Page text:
MAS and Temasek jointly released a report to mark the successful conclusion of the fifth and final phase of Project Ubin, which focused on building a blockchain-based multi-currency payments network prototype. This phase of Project Ubin highlighted commercial potential, paving a way toward live adoption. The report provides technical insights into the prototype that was built and describes how the network could benefit the financial industry and blockchain ecosystem. The payments network prototype, developed in collaboration with J.P. Morgan and Temasek, can serve as a test network to facilitate collaboration with other central banks and the financial industry for developing next-generation cross-border payments infrastructure. Project Ubin is a collaborative project with the industry to explore the use of Blockchain and Distributed Ledger Technology (DLT) for clearing and settlement of payments and securities.
The report, which Accenture was commissioned to publish, examines the use of blockchain technology in commercial applications across different industries and how these applications could benefit from integrating with the developed blockchain-based payments network prototype. The benefits were validated through workshops conducted with more than 40 financial and non-financial firms engaged in Phase 5 of Project Ubin. The report describes the key features of the Ubin V network and blockchain blockchain use cases, explaining the benefits of the functionalities provided by the Ubin V network. Through an initial secondary research, the project team identified 124 projects with use cases that were deemed interesting and that would potentially benefit from integration with Ubin V. From this pool, 16 were selected for further exploration. The 16 use cases are broadly categorized into four areas: capital markets, trade and supply chain finance, insurance, and beyond financial services. The final part of the report describes design ideas and concepts for a payments infrastructure of the future, with a retrospective view of how some of these design concepts could be applied to payment architectures. The following are the key findings of the report:
- The multi-currency payments network prototype developed under Project Ubin Phase 5 successfully settled payments in different currencies on the same network. An international settlement network, modeled after this payments network prototype, could enable faster and cheaper transactions than conventional cross-border payments channels.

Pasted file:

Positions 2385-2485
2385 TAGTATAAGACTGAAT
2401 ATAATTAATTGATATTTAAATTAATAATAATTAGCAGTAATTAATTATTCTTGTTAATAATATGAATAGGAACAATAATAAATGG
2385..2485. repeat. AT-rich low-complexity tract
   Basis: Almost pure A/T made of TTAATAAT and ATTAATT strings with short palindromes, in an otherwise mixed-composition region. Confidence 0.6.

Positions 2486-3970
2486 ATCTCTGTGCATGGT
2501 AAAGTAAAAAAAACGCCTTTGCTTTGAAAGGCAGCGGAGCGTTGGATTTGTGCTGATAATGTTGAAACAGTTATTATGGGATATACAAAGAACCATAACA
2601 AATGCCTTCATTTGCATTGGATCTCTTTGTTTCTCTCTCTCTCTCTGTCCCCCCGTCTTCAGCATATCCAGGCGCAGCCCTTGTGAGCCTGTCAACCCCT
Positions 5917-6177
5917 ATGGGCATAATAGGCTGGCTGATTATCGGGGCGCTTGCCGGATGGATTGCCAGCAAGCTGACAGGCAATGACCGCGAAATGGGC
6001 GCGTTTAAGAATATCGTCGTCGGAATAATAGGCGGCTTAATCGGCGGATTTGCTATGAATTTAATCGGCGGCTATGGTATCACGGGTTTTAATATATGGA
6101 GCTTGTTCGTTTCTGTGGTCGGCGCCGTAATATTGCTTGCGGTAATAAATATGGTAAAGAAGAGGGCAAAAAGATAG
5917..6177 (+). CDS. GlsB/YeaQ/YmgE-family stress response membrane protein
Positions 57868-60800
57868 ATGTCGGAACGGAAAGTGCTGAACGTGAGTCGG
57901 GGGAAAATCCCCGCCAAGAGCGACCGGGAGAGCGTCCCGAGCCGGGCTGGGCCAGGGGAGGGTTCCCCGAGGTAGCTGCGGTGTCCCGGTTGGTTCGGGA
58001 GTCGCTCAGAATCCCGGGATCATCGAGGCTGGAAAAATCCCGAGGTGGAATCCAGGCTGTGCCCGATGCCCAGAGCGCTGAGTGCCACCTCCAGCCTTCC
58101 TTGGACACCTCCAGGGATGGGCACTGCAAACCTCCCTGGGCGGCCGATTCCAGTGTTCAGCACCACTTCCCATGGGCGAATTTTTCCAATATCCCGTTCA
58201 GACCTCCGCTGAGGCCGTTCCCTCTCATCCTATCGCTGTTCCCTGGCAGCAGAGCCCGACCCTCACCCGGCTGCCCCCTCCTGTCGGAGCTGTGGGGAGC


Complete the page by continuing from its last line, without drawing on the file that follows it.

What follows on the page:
- Project Ubin Phase 5 validated the use of smart contracts on the payments network prototype in use cases such as Delivery-versus-Payment settlement with assets on private exchanges, conditional payments, and escrow for trade as well as payment commitments for trade finance.
- The commercial applications of the payments network prototype include cross-border payments in multiple currencies and foreign-currency exchange, settlement of foreign currency denominated securities, and integration with other blockchain-based platforms to enable end-to-end digitalization across many industries and use cases.
Project Ubin is a multi-year, multi-phase project, with each phase aimed at solving the pressing challenges faced by the financial industry and the blockchain ecosystem. Phase 5 was designed to test this hypothesis and understand the broad opportunities and benefits from integration with the Ubin V network. Phase 5, which was the final experimental phase of Project Ubin, focused on proving value and building a foundation for future live pilots and trials by the industry. In continuing the work done in Phase 4, it successfully developed a blockchain-based multi-currency payments network that enables payments to be conducted in different currencies on the same network. Although it is still a prototype test network, it was developed to be production-ready.
Keywords: Asia Pacific, Singapore, Banking, Insurance, Fintech, Blockchain, Project Ubin, Phase 5, DLT, Regtech, Payments Prototype, MAS
Previous ArticlePRA to Partly Apply EBA Guidelines on Disclosures for COVID Measures
BCBS is consulting on the principles for operational resilience and the revisions to the principles for sound management of operational risk for banks.
The Financial Stability Institute (FSI) of BIS published a brief note that examines the supervisory challenges associated with certain temporary regulatory relief measures introduced by BCBS and prudential authorities in response to the COVID-19 pandemic.
HKMA, together with the Banking Sector Small and Medium-Size Enterprise (SME) Lending Coordination Mechanism, announced a ninety-day repayment deferment for trade facilities under the Pre-approved Principal Payment Holiday Scheme.
The Advisory Scientific Committee of ESRB published a response, in the form of an Insights Paper, to the EBA proposals for reforms to the stress testing framework in EU.
MAS announced several initiatives to support adoption of the Singapore Overnight Rate Average (SORA), which is administered by MAS.
BoE updated the reporting template for Form ER as well as the Form ER definitions, which contain guidance on the methodology to be used in calculating annualized interest rates.
PRA published the policy statement PS19/20 on the final policy for extending coverage under the Financial Services Compensation Scheme (FSCS) for Temporary High Balance.
EBA published the final draft implementing technical standards for disclosures and reporting on the minimum requirements for own funds and eligible liabilities (MREL) and the total loss-absorbing capacity (TLAC) requirements in EU.
EBA published an erratum for the phase 2 of technical package on the reporting framework 2.10.
EC published the Implementing Regulation 2020/1145, which lays down technical information for calculation of technical provisions and basic own funds.